It’s probably safe to say that there has never been a more net-connected Olympics than this one, the 2012 London Games. While it may not be easy for web-savvy people to watch it online, there’s a different type of savvy individual using the Olympics for their own twisted purposes.
“With such wide interest in the Olympic Games and sporting events at the moment, we have noticed an increase in scams relating to ticket sales as well as event and sporting-themed lotteries in the form of emails or sometimes text messages,” said Michael Sentonas, McAfee’s Vice President for the Asia Pacific region.
That’s right, scammers are taking advantage of the interest in the Olympic Games.
None of this should surprise you, what with nearly every aspect of society popping up in scams lately, from the ever persistent spam to the lies of a free gift card on social networks.
It seems scammers will do anything they can to get you to give up your details and let them gain access into your digital life, and it’s not just Windows users being targeted.
“On this occasion we are seeing threats across mobile and email, and in the past we have seen scams spread to a variety to platforms including social media,” said Mr. Sentonas. “Whether consumers use Windows, Android or Apple software, and whether they connect via their phone, PC or tablet, they should always remain aware of potential threats.”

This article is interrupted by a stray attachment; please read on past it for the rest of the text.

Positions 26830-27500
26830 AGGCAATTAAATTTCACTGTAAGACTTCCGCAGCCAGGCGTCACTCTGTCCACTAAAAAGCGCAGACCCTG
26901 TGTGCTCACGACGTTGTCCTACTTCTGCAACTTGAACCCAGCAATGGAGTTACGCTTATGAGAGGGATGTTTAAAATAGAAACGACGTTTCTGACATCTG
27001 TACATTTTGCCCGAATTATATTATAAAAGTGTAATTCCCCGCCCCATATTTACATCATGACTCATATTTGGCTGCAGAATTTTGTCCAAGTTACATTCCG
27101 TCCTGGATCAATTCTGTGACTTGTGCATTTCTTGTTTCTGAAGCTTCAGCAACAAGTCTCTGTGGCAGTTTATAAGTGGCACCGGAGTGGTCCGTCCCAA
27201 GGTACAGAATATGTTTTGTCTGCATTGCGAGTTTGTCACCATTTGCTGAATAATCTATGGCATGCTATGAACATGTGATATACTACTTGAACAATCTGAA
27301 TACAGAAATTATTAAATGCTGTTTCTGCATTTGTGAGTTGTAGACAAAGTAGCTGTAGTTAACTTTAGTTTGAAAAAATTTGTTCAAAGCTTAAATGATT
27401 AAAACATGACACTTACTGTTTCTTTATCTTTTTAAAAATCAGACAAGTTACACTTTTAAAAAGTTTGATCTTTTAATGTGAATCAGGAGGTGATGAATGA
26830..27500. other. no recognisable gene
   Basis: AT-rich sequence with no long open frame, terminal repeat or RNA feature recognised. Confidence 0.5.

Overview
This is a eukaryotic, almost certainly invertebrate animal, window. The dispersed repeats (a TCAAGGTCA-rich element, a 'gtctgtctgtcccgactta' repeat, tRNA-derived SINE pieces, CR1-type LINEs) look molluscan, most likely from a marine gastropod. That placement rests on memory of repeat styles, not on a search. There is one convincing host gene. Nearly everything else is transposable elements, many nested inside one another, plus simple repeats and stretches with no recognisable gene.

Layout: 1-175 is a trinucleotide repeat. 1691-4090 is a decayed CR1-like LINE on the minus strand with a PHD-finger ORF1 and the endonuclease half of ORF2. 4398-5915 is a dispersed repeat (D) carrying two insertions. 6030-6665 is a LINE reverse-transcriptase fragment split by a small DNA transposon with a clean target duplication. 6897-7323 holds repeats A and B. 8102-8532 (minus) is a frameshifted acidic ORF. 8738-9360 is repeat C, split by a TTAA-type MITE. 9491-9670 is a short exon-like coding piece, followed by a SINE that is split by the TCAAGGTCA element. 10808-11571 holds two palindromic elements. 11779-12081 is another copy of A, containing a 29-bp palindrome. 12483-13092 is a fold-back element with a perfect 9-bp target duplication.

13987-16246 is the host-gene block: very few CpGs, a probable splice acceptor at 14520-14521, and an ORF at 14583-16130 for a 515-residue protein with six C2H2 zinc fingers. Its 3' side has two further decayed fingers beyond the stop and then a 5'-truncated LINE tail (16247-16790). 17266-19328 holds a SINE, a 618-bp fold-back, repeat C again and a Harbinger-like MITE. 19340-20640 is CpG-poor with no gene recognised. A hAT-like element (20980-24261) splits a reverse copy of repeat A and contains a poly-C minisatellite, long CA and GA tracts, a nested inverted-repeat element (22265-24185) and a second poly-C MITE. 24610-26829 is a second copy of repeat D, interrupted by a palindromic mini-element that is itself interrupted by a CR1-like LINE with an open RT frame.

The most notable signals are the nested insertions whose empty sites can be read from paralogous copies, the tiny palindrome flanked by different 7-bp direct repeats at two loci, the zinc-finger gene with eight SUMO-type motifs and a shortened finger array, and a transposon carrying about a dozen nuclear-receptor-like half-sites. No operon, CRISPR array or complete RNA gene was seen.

How will these threats present themselves?
At the moment, McAfee is warning that random emails alerting you to an Olympic prize is a popular one, with a request sent out over email to ask for a copy of your passport or driver’s license for confirmation. Once that information has been sent to the scammer, they have everything they need to gain access to your digital life and engage in identity theft.
“As the nation descends into a sporting frenzy and we become preoccupied with who’s winning which swimming event, it can be easy to forget about keeping your devices safe and secure,” said Mr. Sentonas.
Sadly, we’re unlikely to see the Olympic-themed scams disappear once the London Games finish, with scammers and digital con-artists looking for more ways to break into your online life.
“It won’t be too long before we’ll see Christmas scams begin to appear, and it’s important for consumers to always be vigilant when reviewing and responding to emails or texts,” said McAfee’s Sentonas. “Only reply to emails from known parties and do not provide personal information to a company or person that requests it through email.
“You must never agree to reveal personal information just to participate in a promotion. If the offer seems too good to be true, it probably is!”